If He were as humble, and servant-oriented, and “of no reputation” as He’s stated to be, He’d never have written such things about Himself. And, it’d be far more believable coming from others, anyway.

    One of the big effects of the NT is bigtime praise for the Savior. That’d be completely out of character for Him. Pilate, to write about Himself. Herod et al had to pretty much drag the fact of even Who He was, out of Him.


  3. Joseph M. Smith
    on Apr 16th, 2008
    @ 6:34 am

    The most effective learning style is one which combines the visual and the aural, and this Jesus used to good effect. He acted out His teachings, AND He spoke them. This required His disciples to think through what He had done and said, rather than blindly to accept a philosophical treatise. G. Ernest Wright’s little book, God Who Acts, comes to mind as a portrayal of the way God generally works — acting in history through human beings who must respond faithfully and record their experiences.

    Actually, if the long discourses in the Fourth Gospel are to be credited as the actual words of Jesus — and I do know that there is critical doubt about that, but if they are credited — they provide rather substantial amounts of relatively unedited material from His mind. Even if you have doubts about the Fourth Gospel, there is the Sermon on the Mount, which, some scholars say, bears the marks of a didactic discourse in which the teacher makes the disciples, “Repeat after me”. That is nearly equivalent to His writing.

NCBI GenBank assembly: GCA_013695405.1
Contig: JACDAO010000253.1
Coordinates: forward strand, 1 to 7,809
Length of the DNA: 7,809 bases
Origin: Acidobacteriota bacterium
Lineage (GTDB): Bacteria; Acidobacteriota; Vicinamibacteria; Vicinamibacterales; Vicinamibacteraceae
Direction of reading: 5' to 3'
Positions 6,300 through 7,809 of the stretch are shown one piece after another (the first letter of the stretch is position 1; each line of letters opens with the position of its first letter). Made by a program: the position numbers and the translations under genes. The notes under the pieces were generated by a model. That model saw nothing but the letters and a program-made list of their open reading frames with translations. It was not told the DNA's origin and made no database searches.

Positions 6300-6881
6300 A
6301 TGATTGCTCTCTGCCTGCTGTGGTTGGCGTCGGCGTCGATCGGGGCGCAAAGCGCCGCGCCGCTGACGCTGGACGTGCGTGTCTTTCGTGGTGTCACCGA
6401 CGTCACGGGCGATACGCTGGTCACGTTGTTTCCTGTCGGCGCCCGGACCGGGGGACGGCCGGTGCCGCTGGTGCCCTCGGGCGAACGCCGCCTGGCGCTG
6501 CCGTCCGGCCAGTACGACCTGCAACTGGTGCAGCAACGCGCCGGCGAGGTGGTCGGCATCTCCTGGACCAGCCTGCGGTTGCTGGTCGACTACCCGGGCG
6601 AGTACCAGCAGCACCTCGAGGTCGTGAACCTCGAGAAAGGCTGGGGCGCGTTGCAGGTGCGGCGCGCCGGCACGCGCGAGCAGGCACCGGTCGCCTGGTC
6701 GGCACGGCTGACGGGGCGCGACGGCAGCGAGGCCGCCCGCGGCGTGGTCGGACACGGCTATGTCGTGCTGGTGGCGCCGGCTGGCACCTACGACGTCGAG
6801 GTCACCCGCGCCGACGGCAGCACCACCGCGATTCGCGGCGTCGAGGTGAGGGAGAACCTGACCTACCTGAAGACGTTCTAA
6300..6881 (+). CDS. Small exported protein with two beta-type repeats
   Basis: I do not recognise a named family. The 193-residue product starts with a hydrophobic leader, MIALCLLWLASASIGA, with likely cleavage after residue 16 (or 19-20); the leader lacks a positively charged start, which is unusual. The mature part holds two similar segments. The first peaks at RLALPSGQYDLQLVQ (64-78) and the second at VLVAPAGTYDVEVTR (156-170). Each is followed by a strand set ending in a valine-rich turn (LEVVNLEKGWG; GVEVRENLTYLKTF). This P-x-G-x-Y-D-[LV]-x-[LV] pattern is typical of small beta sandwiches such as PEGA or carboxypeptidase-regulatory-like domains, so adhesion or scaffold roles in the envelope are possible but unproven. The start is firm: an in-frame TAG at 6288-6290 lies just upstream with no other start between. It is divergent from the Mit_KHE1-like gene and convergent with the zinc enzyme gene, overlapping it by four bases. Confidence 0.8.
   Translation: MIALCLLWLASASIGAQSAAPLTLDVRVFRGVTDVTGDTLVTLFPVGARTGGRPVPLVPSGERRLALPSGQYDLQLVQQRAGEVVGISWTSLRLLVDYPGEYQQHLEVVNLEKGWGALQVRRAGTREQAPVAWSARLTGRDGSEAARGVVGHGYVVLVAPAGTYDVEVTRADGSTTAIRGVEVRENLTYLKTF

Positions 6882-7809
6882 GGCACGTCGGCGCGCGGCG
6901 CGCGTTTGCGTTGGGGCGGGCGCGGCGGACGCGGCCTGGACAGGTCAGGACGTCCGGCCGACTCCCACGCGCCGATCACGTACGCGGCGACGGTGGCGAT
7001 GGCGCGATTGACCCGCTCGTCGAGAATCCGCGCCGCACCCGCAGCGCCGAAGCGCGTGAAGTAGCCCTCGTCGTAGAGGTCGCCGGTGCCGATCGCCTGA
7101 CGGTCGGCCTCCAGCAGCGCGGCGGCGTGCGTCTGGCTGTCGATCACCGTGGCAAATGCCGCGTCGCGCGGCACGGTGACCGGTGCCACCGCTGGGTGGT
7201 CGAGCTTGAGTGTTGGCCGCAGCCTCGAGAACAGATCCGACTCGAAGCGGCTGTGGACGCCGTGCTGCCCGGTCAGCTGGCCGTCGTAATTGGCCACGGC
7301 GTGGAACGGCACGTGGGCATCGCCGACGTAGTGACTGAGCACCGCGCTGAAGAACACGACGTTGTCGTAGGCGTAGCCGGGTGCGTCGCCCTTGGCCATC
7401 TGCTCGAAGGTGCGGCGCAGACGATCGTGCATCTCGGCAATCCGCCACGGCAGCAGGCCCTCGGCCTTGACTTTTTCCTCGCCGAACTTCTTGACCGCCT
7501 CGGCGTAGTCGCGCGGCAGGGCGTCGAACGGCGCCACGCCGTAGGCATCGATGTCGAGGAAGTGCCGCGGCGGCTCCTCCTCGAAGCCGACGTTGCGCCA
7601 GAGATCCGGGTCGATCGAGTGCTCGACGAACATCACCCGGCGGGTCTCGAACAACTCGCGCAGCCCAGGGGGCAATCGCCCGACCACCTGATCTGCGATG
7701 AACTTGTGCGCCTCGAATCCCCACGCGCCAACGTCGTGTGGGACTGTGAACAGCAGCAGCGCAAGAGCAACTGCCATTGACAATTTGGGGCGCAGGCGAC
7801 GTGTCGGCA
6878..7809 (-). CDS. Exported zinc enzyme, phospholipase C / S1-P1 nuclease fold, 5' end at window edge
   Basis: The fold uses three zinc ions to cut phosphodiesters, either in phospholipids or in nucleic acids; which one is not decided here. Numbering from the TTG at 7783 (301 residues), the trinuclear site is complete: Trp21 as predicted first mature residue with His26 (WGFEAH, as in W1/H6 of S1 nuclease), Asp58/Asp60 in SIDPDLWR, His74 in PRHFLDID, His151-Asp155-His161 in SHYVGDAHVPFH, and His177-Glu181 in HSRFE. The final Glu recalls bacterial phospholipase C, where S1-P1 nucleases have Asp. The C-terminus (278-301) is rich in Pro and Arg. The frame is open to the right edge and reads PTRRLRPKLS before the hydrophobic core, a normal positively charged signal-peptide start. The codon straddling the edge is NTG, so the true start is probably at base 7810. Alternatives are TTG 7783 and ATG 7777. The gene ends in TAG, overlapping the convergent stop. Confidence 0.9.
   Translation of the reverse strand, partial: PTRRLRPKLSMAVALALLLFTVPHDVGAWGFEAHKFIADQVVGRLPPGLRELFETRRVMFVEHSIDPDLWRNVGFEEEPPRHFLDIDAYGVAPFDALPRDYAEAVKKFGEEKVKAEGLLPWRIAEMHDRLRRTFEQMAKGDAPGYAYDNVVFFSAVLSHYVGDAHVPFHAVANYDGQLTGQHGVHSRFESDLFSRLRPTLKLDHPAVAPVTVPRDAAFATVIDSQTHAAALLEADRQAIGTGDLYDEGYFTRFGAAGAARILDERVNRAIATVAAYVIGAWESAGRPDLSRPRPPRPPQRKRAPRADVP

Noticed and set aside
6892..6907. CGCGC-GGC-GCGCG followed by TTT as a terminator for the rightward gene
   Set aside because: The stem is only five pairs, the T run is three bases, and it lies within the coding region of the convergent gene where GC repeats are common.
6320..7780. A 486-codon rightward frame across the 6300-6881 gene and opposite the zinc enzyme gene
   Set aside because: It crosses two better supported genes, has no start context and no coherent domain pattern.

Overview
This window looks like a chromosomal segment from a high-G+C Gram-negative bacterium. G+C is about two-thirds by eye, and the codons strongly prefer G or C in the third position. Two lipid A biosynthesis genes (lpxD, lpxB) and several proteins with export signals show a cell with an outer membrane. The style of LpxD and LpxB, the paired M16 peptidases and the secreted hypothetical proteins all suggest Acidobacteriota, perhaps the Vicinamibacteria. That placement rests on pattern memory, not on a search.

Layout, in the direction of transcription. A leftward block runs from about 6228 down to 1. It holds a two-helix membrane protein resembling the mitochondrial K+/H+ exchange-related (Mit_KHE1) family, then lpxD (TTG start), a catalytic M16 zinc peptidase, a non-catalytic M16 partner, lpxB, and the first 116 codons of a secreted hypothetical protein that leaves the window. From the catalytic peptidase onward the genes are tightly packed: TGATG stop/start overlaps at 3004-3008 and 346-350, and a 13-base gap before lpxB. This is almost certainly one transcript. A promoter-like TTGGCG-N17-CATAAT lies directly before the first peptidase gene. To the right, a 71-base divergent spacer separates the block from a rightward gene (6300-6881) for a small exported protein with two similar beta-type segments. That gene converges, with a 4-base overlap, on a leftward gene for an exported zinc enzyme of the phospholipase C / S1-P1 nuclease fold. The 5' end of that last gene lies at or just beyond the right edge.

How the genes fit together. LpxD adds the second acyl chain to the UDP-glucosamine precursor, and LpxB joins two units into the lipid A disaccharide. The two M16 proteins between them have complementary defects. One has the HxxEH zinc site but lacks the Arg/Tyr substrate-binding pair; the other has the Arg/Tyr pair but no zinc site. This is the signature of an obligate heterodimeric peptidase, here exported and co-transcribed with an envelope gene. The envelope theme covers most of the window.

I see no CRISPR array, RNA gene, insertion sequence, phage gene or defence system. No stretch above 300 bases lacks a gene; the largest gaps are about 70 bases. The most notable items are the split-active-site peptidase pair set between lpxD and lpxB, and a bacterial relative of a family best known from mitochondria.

4. Marty Duren
    on Apr 16th, 2008
    @ 6:37 am

    “What she said.” :^)

    The same question has often been asked about the original autographs and the answer would be the same, “People would worship the instrument of communication rather than the object,” as Pregador has said above.

    To the co-worker, I would have said, “Do you think Churchill was a great man? You’ve only read what others have written about him. What about JFK? Other than his life on PT-57, you’ve only read what others have written about him. The question really is, ‘Why are you hesitant to believe what the men who walked and talked with him for three years have written about him? Do you have a problem with other ancient authorities or just the ones relating to Jesus?'”